I have wrapped up with my initial Windows 8 Metro applications. I spoke with some of the folks at Microsoft (notably Joe Stegman, a program manager with Microsoft overseeing WPF and XAML), and we got to the root of the performance problems I had with my Windows 8 Metro apps. It turns out my code was running right into a bug that Microsoft has fixed in its internal builds. Along the way, the Microsoft folks gave me useful advice and pointers for Windows 8 Metro applications, and that is the information that I will share today.
The first thing they suggested was to limit the data being pulled down in the first place (which is easy enough to do with the OData protocol). Some approaches they put forth are:
- Use a curated set of results.
- Limit the initial data pull to, say, 20 results, with a “See more” link or button that loads more results.
- Limit the initial data pull, and tap into the scrolling events to load more results.
All of these are definitely possible, and none of them are that much work.
This entire situation highlights to me that coming from a WinForms environment to Metro requires a lot more than just learning new libraries and widget properties — it involves learning an entirely new approach to application design. This will trip up developers more than anything else.
In WinForms (or WebForms), the “right” approach to this kind of application is to use a DataGrid bound to some data source and set the needed properties around paging, and it is done. With Metro, it doesn’t quite work that way. A DataGrid depends on a relatively rigid screen layout and presents a ton of tiny pieces of data and small controls. That works just dandy on a desktop machine, but it falls apart when touch control comes into play. In addition, many Metro devices (particularly tablets and similar devices) may be resource constrained… bandwidth, CPU, and memory may all be at a premium. Dropping a few hundred megs of data into memory and then letting the system kind of sort it all out is a disaster for a tablet or potentially mobile user. Before you take the route of, “well, tablets might be mighty capable,” remember that it looks like Windows Phone 8 will be a phone version of Windows 8, not an updated version of Windows Phone 7 (WP7); this means you should expect your applications to work even on phones with their very limited resources. You can expect that Windows 8 RT will appear on some pretty low-end equipment to compete with the Android tablets.
If you want to write Metro apps, you need to look to the kinds of techniques that mobile developers are using. In the example application I wrote, these are the kinds of things that I would need to do to make it a top-flight Metro application:
- Emphasize search and “quick jump” techniques (like having a list of letters of the alphabet, and selecting one shows all items starting with that letter) for rapid navigation.
- De-emphasize scrolling and paging as much as possible; remember, scrolling through long lists with finger flicks is “painful” at best.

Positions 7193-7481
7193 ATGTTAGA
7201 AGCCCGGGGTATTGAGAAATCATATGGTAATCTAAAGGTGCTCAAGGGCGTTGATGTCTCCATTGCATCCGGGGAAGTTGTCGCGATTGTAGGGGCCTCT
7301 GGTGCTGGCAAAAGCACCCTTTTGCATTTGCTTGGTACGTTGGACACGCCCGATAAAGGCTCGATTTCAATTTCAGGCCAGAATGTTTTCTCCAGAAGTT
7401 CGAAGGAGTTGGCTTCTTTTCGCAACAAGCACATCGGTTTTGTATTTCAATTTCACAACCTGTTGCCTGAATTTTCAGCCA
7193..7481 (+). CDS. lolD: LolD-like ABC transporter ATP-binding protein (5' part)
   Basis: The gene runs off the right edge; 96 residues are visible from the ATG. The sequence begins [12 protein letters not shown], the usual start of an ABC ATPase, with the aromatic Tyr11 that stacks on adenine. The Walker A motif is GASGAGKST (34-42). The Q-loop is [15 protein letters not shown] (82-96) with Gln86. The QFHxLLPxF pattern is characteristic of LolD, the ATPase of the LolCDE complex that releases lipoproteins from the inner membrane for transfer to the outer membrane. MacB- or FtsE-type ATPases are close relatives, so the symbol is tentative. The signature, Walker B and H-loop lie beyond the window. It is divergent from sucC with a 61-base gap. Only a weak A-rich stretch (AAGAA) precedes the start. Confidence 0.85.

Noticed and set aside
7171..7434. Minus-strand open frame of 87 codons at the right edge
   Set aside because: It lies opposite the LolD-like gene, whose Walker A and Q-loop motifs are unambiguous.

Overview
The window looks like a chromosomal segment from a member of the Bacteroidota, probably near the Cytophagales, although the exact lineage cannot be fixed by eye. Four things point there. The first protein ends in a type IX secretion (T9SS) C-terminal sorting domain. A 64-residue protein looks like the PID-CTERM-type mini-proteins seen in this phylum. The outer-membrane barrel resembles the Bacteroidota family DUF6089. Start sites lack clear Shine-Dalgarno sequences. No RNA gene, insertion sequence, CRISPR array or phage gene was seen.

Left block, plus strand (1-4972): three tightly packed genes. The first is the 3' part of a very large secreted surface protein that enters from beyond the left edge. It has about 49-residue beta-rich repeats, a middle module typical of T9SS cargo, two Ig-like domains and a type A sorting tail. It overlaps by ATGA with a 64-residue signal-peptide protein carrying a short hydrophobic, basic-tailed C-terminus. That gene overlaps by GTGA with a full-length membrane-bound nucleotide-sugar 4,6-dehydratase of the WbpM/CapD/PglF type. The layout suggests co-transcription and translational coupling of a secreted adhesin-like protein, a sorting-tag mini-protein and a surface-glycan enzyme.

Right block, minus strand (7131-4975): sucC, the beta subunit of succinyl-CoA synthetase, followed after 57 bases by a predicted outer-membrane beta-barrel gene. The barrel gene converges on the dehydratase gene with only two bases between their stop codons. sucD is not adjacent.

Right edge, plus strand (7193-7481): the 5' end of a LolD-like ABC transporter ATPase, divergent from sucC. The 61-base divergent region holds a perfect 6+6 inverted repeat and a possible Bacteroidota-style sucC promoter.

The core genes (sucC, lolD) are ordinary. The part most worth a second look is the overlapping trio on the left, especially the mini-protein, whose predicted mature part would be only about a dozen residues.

- Make the data on any list screen show a minimal number of fields, and show only enough data for the user to decide if they need to see a details page.
- Ensure that any jumping back and forth between details and listings returns the list view to its precise layout and condition.
- Make the details page set up so that it truncates text to fit all fields into one screen with no scrolling, and offer “See more” options to expand them to full text.
- Do not load any data until requested (to minimize bandwidth usage).
- Cache data locally, so that repeated visits do not re-download data and increase bandwidth usage.
This is a pretty intensive list of things that are substantially different from the WinForms (or even the WPF) world that most developers would be transitioning from, and this kind of mindset cannot be taught — it has to be internalized by making mistakes, experimenting, and doing a lot of hands-on work.
I have gotten a leg-up by working with WP7. Something I learned while working with WP7 is that the tools are deceptive; things that look good and work well in the emulator are often a disaster on a phone, and things that are hard to use in the emulator can very often be great on a phone. I am positive that the same thing will happen with Windows 8 Metro applications when you compare the on-screen experience with a keyboard and mouse to the on-screen experience with a touchscreen.
This is why it is so critical for developers to get a hold of and work with touch devices. Right now, there are a few options out there:
- Use an existing “slate” or “convertible” PC and install Windows 8 on it.
- Use a system like Splashtop that allows access to a Windows 8 VM from an iPad.
- Set up RDP to a Windows 8 VM and access it from a touch device (including any tablet already on the market).
- Get into the various programs from vendors to get early access to Windows 8 on new tablet hardware.
The first three options are the easiest, with different costs associated with them. The last option will give the most accurate representation of what the Windows 8 experience will be like on actual, shipping devices.
If you are serious about Windows 8 development, you need to be testing on some sort of touch-enabled device, and if possible, test in various conditions mimicking Wi-Fi and cellular data connections. It’s the only way to ensure that your applications feel and work right for desktop users, as well as for tablet and other mobile and touch users.
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